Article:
1) The idea that what the pope did was above and beyond the call. I am disturbed by all the lauding. I understand everyone is focused on him right now. I don’t like that that moment stood out as an instance of kindness. I had kind of thought we were beyond seeing that as a kindness.
            2) I really don’t mean to criticize Catholicism as such. Rather, the idea that people are valuable insofar as they are useful. My kid is valuable whether he teaches people how to love or not. It is especially strange, however, to hear it from a Catholic – whose ideas of moral status are very specifically against the idea of judging human value by utility.

          • And I understand it was intended as a compliment by the priest. I do not take it as such, however. (Think: blacks being called “articulate.”)

  2. I tend to agree with DRS’ response here, but wanted to point something else out where I think you’re misinterpreting him.

    Specifically, you write “Can saying that people with disabilities show us how to love really mean anything other than that they are harder to love (and easy to hate?!), and so loving them is a special achievement?”

    I think the answer here is yes, it can, and in this case it absolutely does. The key to understanding what Gondreau is trying to say is the fact that he is explicitly comparing his son to Jesus in the passage to which you refer. He is not comparing himself, either explicitly or implicitly, to Job, which is what he would effectively need to be doing for your interpretation to be correct.

    Others here can correct this ex-Catholic if I’m wrong, but Jesus isn’t supposed to be difficult to love (God, on the other hand, is a different story); to the contrary, Jesus is supposed to be as close to perfect as any human can be, in no small part because Jesus’ love of others was unconditional. Yet despite this, Jesus’ story is in no small part a story of persecution and scorn, a story of him not being loved by others, essentially for arbitrary reasons.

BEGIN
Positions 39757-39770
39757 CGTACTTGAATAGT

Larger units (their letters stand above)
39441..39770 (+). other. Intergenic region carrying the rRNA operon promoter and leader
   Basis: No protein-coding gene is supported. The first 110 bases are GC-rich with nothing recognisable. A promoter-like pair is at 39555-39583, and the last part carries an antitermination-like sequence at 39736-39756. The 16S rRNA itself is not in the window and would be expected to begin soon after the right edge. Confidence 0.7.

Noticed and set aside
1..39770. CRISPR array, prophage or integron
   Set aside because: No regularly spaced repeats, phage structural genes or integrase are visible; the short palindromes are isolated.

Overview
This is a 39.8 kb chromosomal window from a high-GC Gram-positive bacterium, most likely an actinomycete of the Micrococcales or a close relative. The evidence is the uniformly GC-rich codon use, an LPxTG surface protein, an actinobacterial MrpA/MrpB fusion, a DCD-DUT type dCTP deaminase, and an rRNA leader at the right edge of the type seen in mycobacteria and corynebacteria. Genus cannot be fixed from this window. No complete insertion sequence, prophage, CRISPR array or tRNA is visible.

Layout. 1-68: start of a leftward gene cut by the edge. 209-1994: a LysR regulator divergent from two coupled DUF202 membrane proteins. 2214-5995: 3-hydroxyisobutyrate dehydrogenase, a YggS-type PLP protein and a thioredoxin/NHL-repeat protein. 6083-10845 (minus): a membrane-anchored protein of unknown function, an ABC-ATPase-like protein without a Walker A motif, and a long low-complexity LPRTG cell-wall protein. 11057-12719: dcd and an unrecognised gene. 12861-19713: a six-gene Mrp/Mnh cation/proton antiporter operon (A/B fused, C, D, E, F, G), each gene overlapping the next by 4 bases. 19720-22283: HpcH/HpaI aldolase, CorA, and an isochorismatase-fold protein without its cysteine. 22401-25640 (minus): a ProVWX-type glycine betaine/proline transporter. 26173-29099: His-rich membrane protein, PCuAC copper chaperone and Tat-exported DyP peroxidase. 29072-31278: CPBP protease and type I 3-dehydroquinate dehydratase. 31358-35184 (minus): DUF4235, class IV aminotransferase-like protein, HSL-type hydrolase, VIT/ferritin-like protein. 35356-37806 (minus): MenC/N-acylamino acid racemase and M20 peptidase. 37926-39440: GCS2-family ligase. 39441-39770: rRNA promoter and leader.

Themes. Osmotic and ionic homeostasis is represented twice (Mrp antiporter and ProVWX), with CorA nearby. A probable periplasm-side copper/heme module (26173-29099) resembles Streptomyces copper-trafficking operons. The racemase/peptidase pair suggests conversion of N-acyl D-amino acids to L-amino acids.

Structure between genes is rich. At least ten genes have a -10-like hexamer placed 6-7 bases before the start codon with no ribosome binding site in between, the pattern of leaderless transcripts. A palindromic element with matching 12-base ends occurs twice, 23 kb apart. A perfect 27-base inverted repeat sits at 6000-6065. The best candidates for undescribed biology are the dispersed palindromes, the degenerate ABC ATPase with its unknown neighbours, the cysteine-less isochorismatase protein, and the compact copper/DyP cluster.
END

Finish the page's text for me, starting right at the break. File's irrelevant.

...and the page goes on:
What makes Jesus so effective in the Christian tradition as a teacher of love is that his love was unconditional, and his response to this persecution and scorn was only to love more, bearing the suffering cast upon him by that persecution and scorn without complaint.

    Gondreau’s point, I think, is that those with disabilities are not, in fact, loved in the way that they deserve to be loved. Importantly, Gondreau says, in effect, that he himself often does not love his son in the way his son deserves to be loved:

    I often tend to see my relationship with Dominic in a one-sided manner. Yes, he suffers more than me, but it’s constantly ME who must help HIM. Which is how our culture often looks upon the disabled: as weak, needy individuals who depend so much upon others, and who contribute little, if anything, to those around them.

    In other words, society – himself too often included – looks down upon the disabled for arbitrary reasons. Society, he seems to be saying, fails the disabled even though the disabled do not fail society. And yet, in Gondreau’s view, the disabled bear this cross without complaint, responding only with more love. This, I think, is what Gondreau is saying when he writes that his son teaches him to love.

    • This makes sense to me. But then I still think we have the question of whether its their purpose to be such teachers.

      • Here, as you noted in part in the OP, you just can’t get away from the fact that, as a religious person, Gondreau understands everyone in the world as having purpose assigned to them, and you as an atheist understand people to create their own purpose (or not). A great deal of the reason that religious people remain religious is they benefit from feeling that God gives them a purpose for living.

          • As an aside, I know someone who used to work for Despair. They apparently took their philosophy to heart when it came to their work environment.

        • FWIW, I am a sometimes-religious person who generally feels like I’m supposed to figure out and fulfill my own existential purpose, rather than attributing them to God. There’s (sometimes heretical, sometimes orthodox) support for that view within Catholicism as well, generally grounded in taking free will very seriously.

          It’s still *different* than true (atheist) self-reliance, but I just wanted to note that it is quite possible for people to be religious without being especially focused on Providence / “God’s plan” / etc., even within the Christian tradition.